Posts Tagged ‘ps’

Fun with LaTeX

Thursday, March 26th, 2009

So I have finally gotten my shit together and seriously started putting my ideas for the FS/OS course into writing. $DIETY knows cultivating those ideas has taken long enough…

I started out, as I usually do, with my trusty LaTeX template:



I then proceeded to copy the old build-system which mra rigged for us while doing our bachelor thesis, and all seemed good and well, until I realized that the hyperrefs (i.e. supposedly clickable URLs) weren’t all that clickable. I was baffled. What had gone wrong?

Had I missed to install a required package? Why then had not rubber (which the build-system use)  died with an error? No, packages seemed fine.

Had I found a feature which Adobe Acrobat Reader possessed, but Evince didn’t? Nope, opening the pdf-file in didn’t yield a better result (only a slower result… jeebuz acroread is bloated…)

I knew that I had gotten clickable links to work in LaTeX-generated pdfs before, so what was different? Ah! It might be that I used mra’s old build-script, the one he wrote before learning about rubber. Ok, $ less bin/ told me all I needed to know. The relevant procedure in that file was:

  1. call latex
  2. call bibtex
  3. call latex
  4. call latex
  5. call dvips
  6. call ps2pdf

As it turns out, the new “rubberized” build-system called rubber with flags -d and -f (i.e. produce pdf output, and force compilation). At the same time I was following up another lead, trying to figure out the documentation for the hyperref package in CTAN. I may have spent too little time reading the actual content in there, but when I came over a list about drivers and \special commands, I started seeing some patterns.

rubber -d calls pdftex, and it might have just been easier to switch “dvips” in the hyperref configuration in the template, but then I’d have to check and possibly dig even deeper to find what the actual string to put in the configuration should be.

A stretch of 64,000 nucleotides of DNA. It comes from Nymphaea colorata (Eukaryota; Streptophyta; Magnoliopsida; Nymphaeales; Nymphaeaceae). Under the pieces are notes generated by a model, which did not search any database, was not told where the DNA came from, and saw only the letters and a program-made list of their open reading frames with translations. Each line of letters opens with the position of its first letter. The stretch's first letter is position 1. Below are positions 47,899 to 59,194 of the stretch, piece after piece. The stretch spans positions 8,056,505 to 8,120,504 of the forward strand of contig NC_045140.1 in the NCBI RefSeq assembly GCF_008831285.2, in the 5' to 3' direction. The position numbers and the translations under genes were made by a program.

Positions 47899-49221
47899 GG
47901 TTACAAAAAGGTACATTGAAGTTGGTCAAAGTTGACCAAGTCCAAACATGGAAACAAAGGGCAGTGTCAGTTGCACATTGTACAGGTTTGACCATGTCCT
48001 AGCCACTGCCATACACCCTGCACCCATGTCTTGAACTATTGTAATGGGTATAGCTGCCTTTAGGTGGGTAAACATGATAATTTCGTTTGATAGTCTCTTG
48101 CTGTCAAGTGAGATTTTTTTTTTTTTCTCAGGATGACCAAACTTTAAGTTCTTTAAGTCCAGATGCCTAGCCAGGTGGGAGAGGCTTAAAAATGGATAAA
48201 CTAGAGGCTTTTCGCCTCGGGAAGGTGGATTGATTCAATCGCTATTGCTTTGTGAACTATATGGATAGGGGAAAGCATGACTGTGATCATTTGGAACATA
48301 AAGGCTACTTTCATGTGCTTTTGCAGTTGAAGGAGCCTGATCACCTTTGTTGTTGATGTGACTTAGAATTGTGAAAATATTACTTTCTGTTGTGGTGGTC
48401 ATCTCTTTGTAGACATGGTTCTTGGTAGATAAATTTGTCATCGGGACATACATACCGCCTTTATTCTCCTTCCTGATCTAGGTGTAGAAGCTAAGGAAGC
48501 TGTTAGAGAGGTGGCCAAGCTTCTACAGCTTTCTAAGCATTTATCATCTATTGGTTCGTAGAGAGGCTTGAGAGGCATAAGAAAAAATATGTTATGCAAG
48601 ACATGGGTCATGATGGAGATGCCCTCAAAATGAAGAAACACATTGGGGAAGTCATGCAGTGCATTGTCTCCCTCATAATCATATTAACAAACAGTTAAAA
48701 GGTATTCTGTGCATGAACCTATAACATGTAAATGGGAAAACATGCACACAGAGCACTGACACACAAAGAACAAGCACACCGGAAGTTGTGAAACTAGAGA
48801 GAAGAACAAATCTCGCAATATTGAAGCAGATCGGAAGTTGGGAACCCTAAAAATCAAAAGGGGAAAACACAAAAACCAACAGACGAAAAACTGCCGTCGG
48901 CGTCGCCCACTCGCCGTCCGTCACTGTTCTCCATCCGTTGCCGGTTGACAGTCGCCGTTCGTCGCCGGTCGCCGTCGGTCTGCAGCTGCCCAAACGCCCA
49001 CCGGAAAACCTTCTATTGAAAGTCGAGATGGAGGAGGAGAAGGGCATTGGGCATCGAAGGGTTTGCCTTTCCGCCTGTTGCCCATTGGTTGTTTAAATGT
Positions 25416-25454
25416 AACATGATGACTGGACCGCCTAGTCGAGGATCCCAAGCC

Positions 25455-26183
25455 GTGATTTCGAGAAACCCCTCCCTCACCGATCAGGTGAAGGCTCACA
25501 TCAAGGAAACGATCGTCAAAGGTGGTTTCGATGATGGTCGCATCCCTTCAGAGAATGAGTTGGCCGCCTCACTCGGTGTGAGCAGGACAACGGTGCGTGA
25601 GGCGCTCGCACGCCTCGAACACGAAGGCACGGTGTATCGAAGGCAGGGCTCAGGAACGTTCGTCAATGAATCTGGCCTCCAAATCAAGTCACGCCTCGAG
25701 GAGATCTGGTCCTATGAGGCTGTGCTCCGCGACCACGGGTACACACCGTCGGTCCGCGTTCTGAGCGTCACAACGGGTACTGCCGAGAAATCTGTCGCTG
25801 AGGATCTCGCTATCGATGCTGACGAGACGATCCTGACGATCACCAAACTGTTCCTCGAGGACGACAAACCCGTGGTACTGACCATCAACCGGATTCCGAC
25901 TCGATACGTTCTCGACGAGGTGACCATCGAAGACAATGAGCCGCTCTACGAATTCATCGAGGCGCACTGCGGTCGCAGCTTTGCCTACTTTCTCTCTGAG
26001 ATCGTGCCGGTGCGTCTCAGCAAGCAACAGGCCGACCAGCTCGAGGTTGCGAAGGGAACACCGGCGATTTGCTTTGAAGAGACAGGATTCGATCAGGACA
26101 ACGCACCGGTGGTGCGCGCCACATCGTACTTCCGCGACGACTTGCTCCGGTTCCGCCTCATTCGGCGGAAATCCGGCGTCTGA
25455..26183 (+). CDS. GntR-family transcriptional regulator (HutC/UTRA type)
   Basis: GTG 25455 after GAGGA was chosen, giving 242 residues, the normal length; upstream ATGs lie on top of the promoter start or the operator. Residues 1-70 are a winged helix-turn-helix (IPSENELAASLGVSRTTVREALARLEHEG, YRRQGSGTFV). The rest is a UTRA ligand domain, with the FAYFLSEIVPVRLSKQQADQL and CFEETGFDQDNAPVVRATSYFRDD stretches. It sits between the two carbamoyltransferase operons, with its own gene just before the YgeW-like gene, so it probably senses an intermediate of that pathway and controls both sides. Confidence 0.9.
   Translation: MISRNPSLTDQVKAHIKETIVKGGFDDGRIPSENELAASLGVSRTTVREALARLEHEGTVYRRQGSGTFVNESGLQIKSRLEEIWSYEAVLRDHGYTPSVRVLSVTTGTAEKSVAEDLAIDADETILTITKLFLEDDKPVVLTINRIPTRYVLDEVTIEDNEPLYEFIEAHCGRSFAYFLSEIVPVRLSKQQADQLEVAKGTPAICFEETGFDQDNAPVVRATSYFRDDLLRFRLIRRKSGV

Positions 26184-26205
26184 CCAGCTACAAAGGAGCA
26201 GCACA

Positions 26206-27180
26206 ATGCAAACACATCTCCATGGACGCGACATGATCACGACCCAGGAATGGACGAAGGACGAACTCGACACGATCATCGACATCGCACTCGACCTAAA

This was less attractive since I knew that the current template had worked before (using dvips). But that would involve finding out if rubber could pass through DVI, to PS, and then to PDF. Coincidentally, this is just what rubber -p does.

Which sortof create a really cute little circumstance, to create a pdf-file, you call rubber with the flags -p -d and -f.

PDF, rubber -p -d -f, get it? XD


Tuesday, March 3rd, 2009

I’ve been going through my bookmarks and trying to organize them (that stumbleupon fed the firefox bookmarks every time I upvoted something hasn’t helped), and among the bookmarks I found this little gem, about how you can thwart forkbombs before they are able to do any serious damage.

In /etc/security/ there is a file called limits.conf, which can be made to control a whole host of different settings. With the hardware of today I find a hard kill limit of 150 processes to be on the cheap side (on the other hand, executing ps aux | wc -l on my system reveals that right now, 117 processes are running, 32 of which are owned by “me”, 71 by root and 16 by various other system users (cupsys, ntp, mysql etc).

On a side note, I love pipes and grep.

$ ps aux | grep root | wc -l
$ ps aux | grep patrik | wc -l
$ ps aux | grep -v patrik | grep -v root | wc -l

It might not be necessary to allow more than 150 processes, but on the other hand I would find it irritating hitting this limit (although hitting it would probably indicate that I have to much crap running at the same time) and the real use for this limit on a single-user system would most likely be to ward off the effects of unwittingly doing something stupid (executing a forkbomb is stupid), so one can probably afford to raise this limit a bit higher, to 200-300 processes.


After having forwarded tuss’ brilliant idea of having hesa incorporate this little tip in his C class (preferably before teaching about the fork(); function), hesa shot it down *mumble*platform specific solution*mumble*. This is of course true, and should serve as just another good reason to switch from Windows ;D

In any case, it got me thinking. Ubuntu, which inherits from Debian, seem to be identical in the important things. /etc/security/limits.conf does indeed seem to exist in Debian as well. And Red Hat, so presumably in Fedora as well.

Slackware however, seem to store this data in the file “limits” directly under /etc/ (i.e. /etc/limits). It is by no means an exhaustive search, but Googling for “[your_favorite_distro]” and “limits.conf” or “limits” or “limiting processes” should hopefully reward you.


I spell like a douche…